Should the Wolf continue to be protected?
The ongoing battle over a proposal to lift U.S. government protections for the gray wolf (Canis lupus) across the lower 48 states isn’t likely to end quickly. An independent, peer-review panel yesterday gave a thumbs-down to the U.S. Fish and Wildlife Service's (USFWS's) plan to de-list the wolf. Although not required to reach a consensus, the four researchers on the panel were unanimous in their opinion that the proposal "does not currently represent the 'best available science'"
"It's stunning to see a pronouncement like this--that the proposal is not scientifically sound," says Michael Nelson, an ecologist at Oregon State University in Corvallis, who was not one of the reviewers. Many commentators regard it as a major set-back for the U.S. Fish and Wildlife Service (FWS), which stumbled last year in a previous attempt to get the science behind its proposal reviewed.
The USFWS first released its plan for removing the gray wolf from the endangered species list in June 2013. The plan also called for adding the Mexican gray wolf, a subspecies that inhabits the southwest, to the protected list. At the time, there were approximately 6,000 wolves in some Western and upper Midwestern States; federal protections were removed from the gray wolf in six of those states in 2011. More than one million people have commented on the plan. But regulations also require that the agency invite researchers outside of the agency to assess the proposal's scientific merit.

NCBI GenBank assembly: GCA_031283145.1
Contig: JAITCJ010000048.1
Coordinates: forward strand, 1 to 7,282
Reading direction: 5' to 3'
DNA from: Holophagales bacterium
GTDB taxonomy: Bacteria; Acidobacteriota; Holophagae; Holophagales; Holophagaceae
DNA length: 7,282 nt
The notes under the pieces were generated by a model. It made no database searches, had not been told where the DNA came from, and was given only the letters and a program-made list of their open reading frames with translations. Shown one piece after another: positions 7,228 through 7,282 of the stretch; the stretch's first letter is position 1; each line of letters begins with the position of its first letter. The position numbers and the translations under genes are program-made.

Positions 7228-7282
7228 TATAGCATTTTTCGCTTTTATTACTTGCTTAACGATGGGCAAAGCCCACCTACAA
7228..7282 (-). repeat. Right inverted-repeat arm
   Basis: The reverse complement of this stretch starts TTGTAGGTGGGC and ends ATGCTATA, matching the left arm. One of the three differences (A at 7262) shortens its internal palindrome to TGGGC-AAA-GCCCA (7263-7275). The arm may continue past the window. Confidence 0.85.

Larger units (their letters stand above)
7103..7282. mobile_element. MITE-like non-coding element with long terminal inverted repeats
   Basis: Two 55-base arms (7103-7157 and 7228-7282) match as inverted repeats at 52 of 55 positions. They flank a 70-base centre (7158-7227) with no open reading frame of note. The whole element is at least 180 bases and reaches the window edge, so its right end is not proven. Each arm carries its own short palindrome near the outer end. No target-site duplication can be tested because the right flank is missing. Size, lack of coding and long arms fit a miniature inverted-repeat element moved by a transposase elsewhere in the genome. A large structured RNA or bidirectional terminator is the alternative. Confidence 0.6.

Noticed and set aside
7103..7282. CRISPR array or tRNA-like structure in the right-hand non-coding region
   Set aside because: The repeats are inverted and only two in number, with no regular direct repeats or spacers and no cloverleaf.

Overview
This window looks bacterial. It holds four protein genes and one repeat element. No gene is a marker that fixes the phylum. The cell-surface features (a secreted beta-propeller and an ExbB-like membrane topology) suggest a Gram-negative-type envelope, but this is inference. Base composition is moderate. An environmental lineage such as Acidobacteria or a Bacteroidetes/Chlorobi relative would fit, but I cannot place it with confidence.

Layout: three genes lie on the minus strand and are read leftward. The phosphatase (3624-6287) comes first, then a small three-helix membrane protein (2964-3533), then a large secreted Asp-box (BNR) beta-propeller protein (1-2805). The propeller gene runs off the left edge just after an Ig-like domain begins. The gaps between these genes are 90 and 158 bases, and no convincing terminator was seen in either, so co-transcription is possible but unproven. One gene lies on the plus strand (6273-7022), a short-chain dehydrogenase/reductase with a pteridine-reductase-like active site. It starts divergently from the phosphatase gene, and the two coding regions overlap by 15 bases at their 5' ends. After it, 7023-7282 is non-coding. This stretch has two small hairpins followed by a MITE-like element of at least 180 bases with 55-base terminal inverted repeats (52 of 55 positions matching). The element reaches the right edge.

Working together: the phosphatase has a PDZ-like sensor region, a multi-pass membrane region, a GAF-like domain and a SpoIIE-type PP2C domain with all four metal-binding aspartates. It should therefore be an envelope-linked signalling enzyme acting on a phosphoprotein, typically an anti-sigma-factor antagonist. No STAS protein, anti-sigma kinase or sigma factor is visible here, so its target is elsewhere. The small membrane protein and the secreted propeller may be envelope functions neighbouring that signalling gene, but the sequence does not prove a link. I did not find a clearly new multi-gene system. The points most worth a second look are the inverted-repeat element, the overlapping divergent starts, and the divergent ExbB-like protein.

At its core, the USFWS proposal relies on a monograph written by its own scientists. They asserted that a different (and controversial) species, the eastern wolf (Canis lupus lycaon) and not the gray wolf, had inhabited the Midwest and Northeast. If correct, then the agency would not need to restore the gray wolf population in 22 eastern states, where gray wolves are no longer found.
But the four reviewers, which included specialists on wolf genetics, disagreed with the USFWS's idea of a separate eastern wolf, stating that the notion "was not universally accepted and that the issue was 'not settled'"—an opinion shared by other researchers. "The designation of an 'eastern wolf' is not well-supported," says Carlos Carroll, a conservation biologist at the Klamath Center for Conservation Research in Orleans, California, who was not a member of the review panel.
Wolf photo via Shutterstock.
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